In the cold and ice, a crowd to rival the attendance at last Thursday's noon rally came out to hear protest songs and national union leaders speak on the steps of the State Street side of the Capitol. The mood was one of remarkable good cheer. A couple of boys about ten years old tossed a football back and forth on the icy lawn across from the Wisconsin Historical Society Museum, while on the Mifflin Street lawn, younger kids were sliding down the hill on green cardboard "It's about freedom" AFSCME signs.
Pro-Walker sentiment was not much in evidence, although there was a photocopied sign taped up in one of the ground floor Capitol offices supporting the bill.
The crowd got warmed up -- metaphorically only -- with Chicago protest singer Tim McIlrath of the group Rise Against, who played "Ohio" and "Who Will Stop the Rain?" in between dropping a few unnecessary F-bombs (this will doubtless become known as the salty speech rally, as there were more to come) before introducing Tom Morello of Rage Against the Machine. Morello declared that history was being made in Madison, Wisconsin, before "dropping a fighting song" on our "collective ass." Okey-dokey.
Morello announced he and McIlrath would be playing a free concert tonight at Monona Terrace, doors open at 6 p.m., concert at 7 p.m. "Guerrilla Radio" and "This Land Is Your Land" followed, and Morello asked the crowd to sing along to the Woody Guthrie classic, loud enough "so that they can hear us in Cairo."
The speakers reiterated many of the same messages conveyed before. President of the Wisconsin AFL-CIO, Phil Neuenfeldt, told the crowd that the issue is worker's rights, that the elimination of collective bargaining contained in the budget repair bill has nothing to do with the budget. John Sylvester ("Sly in the Morning ") then took the mic, speaking about his parents, a school teacher and a public employee, and getting the loudest cheers when he commented on Governor Walker's "Eagle scoutishness" and suggested that "You don't earn a merit badge by busting unions."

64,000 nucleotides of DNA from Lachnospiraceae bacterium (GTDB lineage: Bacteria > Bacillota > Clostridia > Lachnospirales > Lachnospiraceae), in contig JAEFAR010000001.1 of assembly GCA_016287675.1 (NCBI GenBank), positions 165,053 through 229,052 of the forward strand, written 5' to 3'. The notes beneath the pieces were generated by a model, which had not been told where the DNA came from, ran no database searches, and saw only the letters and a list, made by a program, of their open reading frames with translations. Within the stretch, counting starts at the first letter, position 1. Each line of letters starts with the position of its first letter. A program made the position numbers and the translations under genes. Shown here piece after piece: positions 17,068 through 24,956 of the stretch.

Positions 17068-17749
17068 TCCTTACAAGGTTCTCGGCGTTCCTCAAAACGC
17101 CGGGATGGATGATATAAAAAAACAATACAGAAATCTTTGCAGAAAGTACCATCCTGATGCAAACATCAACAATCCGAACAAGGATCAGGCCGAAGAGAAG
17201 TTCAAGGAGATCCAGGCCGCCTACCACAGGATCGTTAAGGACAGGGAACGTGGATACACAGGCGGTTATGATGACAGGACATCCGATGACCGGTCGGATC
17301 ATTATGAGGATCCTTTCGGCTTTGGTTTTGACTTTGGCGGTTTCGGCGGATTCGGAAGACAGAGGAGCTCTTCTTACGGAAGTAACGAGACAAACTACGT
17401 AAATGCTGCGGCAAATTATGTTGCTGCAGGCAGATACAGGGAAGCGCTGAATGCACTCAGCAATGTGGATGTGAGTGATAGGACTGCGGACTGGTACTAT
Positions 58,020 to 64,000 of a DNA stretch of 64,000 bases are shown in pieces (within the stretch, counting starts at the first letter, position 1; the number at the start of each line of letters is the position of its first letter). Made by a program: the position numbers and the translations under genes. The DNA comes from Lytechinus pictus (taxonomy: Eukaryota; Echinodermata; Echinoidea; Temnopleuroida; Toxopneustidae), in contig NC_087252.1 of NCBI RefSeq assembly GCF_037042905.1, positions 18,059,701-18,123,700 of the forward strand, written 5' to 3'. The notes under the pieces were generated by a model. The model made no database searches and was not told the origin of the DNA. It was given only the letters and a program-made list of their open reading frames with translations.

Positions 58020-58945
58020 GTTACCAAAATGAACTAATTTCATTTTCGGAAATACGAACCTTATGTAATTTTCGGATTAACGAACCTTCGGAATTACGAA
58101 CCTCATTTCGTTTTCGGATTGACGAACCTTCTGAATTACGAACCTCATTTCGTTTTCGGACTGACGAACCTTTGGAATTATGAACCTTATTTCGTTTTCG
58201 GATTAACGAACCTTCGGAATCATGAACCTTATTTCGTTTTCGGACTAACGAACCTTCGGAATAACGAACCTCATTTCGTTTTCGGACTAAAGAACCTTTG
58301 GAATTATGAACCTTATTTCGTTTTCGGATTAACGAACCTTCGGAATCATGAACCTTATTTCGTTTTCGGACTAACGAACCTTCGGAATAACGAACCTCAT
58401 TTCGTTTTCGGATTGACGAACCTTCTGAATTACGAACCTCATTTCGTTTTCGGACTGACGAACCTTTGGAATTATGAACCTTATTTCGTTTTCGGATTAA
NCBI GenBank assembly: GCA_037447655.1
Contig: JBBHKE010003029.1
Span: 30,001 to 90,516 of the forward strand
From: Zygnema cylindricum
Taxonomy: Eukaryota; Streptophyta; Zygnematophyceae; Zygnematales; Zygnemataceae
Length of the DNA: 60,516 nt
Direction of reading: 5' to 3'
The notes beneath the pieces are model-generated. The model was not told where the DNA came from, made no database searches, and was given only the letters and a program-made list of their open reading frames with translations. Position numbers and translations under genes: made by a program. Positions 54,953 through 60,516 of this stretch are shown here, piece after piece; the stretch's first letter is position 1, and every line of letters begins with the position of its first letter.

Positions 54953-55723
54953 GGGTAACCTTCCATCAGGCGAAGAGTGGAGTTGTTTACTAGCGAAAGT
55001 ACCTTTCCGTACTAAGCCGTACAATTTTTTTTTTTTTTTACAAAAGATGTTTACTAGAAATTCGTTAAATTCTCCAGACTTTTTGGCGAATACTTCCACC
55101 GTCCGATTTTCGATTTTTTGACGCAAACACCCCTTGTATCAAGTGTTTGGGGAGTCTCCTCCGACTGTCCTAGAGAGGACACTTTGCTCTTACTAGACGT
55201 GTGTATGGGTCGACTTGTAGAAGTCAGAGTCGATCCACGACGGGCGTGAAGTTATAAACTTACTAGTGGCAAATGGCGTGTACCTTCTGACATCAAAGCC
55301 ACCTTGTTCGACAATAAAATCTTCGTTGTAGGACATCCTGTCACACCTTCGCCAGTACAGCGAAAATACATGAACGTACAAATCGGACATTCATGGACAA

United Steelworkers International President Leo Gerard spoke next. More with the spicy language, here, although Gerard apologized for it in advance. He noted that the five states that "ban unions" are ranked lowest in ACT/SAT rankings: South Carolina (50), North Carolina (49), Georgia (48), Texas (47) and Virginia (44). He also got in some jabs against "latte-drinking, Lexus-driving, pick-pocketing bastards" (not that I've seen many Lexuses around, true, but he should see the line at Ancora every day before he picks on latte drinkers again) before, quite frankly, my feet and my hands were so cold I went inside the state Capitol to get warm. It was almost 1 p.m. anyway, time for the rally to wrap up.
Inside, the drumming and the chanting continued. The firefighters and the bagpipers marched through. As I exited through the King Street doors, I stopped to talk to the state trooper stationed there. He told me that Friday, structural engineers came through, to make sure the building wasn't too packed with people and was still safe and structurally sound. Since that time, entrance to the Capitol has been limited to both the Hamilton Street doorways, so officials can keep better track of how many people are in the building by trying to count heads as people come in.
But you're still free to leave through any door.
"Stay warm," he said as I headed back out into the sleet.